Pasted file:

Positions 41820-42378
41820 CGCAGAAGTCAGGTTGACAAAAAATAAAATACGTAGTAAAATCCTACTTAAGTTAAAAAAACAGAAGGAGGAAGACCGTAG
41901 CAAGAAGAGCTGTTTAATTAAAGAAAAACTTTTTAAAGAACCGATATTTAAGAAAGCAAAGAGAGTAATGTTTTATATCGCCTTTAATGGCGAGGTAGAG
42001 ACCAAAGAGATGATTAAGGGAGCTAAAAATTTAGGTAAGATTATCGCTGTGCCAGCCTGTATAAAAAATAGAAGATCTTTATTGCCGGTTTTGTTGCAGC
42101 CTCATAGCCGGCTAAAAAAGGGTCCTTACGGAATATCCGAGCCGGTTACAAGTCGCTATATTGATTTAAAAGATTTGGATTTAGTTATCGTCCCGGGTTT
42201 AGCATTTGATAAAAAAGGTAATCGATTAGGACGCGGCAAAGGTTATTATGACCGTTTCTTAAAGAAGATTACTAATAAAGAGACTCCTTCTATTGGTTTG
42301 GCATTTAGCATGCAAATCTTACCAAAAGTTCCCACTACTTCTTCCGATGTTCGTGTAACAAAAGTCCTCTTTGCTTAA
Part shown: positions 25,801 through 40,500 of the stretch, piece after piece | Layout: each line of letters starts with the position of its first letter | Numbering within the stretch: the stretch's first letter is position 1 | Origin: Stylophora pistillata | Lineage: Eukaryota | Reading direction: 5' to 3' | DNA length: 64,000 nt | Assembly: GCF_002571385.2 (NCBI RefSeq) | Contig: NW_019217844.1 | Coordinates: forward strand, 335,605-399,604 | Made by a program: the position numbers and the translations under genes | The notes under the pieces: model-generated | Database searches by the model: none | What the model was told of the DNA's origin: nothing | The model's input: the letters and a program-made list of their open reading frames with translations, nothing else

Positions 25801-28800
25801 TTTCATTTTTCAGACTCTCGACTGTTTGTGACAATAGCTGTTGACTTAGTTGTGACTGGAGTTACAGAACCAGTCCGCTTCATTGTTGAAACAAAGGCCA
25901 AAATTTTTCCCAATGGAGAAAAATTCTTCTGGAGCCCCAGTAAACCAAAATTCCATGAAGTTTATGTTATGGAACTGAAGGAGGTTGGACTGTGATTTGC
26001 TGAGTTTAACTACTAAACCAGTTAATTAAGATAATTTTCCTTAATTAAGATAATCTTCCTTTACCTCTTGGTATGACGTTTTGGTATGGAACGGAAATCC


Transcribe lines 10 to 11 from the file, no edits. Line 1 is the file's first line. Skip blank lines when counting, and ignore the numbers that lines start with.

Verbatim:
25801 TTTCATTTTTCAGACTCTCGACTGTTTGTGACAATAGCTGTTGACTTAGTTGTGACTGGAGTTACAGAACCAGTCCGCTTCATTGTTGAAACAAAGGCCA
25901 AAATTTTTCCCAATGGAGAAAAATTCTTCTGGAGCCCCAGTAAACCAAAATTCCATGAAGTTTATGTTATGGAACTGAAGGAGGTTGGACTGTGATTTGC